return Collections.unmodifiableList(bookingDB);
    }
    @Override
    public Optional<Booking> findById(Integer id)
    {
        Objects.requireNonNull(id);
        return  bookingDB.stream()
                .filter(x-> x.getId().equals(id))
                .findFirst();
    }
    @Override
    public void save(Booking booking)
    {
        Objects.requireNonNull(booking);
        bookingDB.add(booking);
    }
    @Override
    public void update(Booking booking)
    {
        Objects.requireNonNull(booking);
        bookingDB.set(bookingDB.indexOf(booking),booking);
    }
    @Override
    public void delete(Booking booking)
    {
        Objects.requireNonNull(booking);
        bookingDB.remove(booking);
    }
    @Autowired
    @Qualifier("bookingDB")
    public void setBookingDB(List<Booking> bookingDB)
    {
        this.bookingDB = bookingDB;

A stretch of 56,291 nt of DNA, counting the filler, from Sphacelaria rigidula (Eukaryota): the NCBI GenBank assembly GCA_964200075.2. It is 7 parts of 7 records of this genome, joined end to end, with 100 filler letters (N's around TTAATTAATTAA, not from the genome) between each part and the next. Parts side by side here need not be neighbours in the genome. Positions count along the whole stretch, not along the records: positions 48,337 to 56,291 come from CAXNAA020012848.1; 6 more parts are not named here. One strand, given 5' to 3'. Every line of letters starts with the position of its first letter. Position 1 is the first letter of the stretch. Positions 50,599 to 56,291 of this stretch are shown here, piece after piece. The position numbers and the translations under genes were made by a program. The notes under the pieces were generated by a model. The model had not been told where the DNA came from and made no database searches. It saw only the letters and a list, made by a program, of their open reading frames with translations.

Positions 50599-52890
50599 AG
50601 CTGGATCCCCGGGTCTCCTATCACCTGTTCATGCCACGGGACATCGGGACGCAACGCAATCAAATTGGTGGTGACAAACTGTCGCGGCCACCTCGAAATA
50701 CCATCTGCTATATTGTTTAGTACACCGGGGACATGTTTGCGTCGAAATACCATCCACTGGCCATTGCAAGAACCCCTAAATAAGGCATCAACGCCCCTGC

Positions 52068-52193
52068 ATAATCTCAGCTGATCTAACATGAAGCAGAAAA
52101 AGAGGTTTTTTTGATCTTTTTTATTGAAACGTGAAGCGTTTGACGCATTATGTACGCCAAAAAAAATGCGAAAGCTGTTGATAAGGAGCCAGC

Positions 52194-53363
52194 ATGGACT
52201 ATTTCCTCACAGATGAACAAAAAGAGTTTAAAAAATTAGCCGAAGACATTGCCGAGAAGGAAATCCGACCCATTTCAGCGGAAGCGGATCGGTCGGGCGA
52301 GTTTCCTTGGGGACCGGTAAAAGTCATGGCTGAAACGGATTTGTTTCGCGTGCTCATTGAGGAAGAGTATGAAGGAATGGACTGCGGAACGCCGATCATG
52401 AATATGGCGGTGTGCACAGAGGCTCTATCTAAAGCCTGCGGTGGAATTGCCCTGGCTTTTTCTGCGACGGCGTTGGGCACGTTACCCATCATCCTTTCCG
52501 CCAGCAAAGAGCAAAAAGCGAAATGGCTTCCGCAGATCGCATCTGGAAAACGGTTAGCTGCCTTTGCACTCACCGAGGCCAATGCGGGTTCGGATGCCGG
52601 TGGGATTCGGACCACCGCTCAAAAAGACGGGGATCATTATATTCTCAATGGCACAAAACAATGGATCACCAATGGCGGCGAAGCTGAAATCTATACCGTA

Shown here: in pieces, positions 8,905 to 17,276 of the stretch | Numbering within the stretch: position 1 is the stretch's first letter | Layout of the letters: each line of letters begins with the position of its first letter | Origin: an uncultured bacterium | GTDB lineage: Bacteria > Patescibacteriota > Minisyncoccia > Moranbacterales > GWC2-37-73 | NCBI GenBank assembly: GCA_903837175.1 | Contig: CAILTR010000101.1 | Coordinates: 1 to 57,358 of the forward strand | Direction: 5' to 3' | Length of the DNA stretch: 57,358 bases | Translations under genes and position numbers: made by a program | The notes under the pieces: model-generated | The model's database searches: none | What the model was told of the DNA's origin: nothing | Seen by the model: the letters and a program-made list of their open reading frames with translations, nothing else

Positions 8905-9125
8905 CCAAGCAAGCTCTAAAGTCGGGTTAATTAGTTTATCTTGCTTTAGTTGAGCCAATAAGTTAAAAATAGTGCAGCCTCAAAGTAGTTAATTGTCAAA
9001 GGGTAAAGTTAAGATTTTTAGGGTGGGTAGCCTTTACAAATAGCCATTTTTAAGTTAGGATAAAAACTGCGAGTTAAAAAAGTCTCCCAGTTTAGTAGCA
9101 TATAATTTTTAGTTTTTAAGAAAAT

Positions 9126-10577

}
}

The Service

Now, let’s implement some business logic. We want the client to be able to make a booking by giving the client’s ID, the name of the hotel the client wants to stay, and the number of the nights they are going to stay.

We will create a service which wires the 2 repositories we created earlier and applies the required logic to make a booking

BookingsService.java

@Service
public class BookingsService
{
    private ClientsRepository clientsRepository;
    private BookingsRepository bookingsRepository;
    public void makeBooking(int clientID, String hotelName, int nights)
    {
        Optional<Client> client = clientsRepository.findById(clientID);
        if(client.isPresent())
            bookingsRepository.save(new Booking(client.get(),hotelName,nights));
        else
            System.err.println("Error: Client with ID: "+ clientID + " does not exist");